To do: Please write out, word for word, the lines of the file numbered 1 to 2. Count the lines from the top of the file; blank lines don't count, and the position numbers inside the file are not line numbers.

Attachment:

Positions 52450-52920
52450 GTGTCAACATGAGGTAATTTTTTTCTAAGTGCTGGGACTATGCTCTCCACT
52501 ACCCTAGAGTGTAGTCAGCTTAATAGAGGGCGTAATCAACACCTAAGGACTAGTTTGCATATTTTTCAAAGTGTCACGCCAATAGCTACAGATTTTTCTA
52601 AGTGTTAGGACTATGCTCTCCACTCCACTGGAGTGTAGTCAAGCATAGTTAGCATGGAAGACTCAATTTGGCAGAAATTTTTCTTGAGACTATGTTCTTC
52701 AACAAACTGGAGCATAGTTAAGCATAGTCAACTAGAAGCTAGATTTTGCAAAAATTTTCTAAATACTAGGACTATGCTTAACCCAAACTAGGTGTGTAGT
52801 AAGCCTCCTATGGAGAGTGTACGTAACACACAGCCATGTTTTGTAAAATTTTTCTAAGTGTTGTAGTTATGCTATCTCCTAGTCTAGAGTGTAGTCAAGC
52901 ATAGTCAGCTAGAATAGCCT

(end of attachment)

Positions 52450-52920
52450 GTGTCAACATGAGGTAATTTTTTTCTAAGTGCTGGGACTATGCTCTCCACT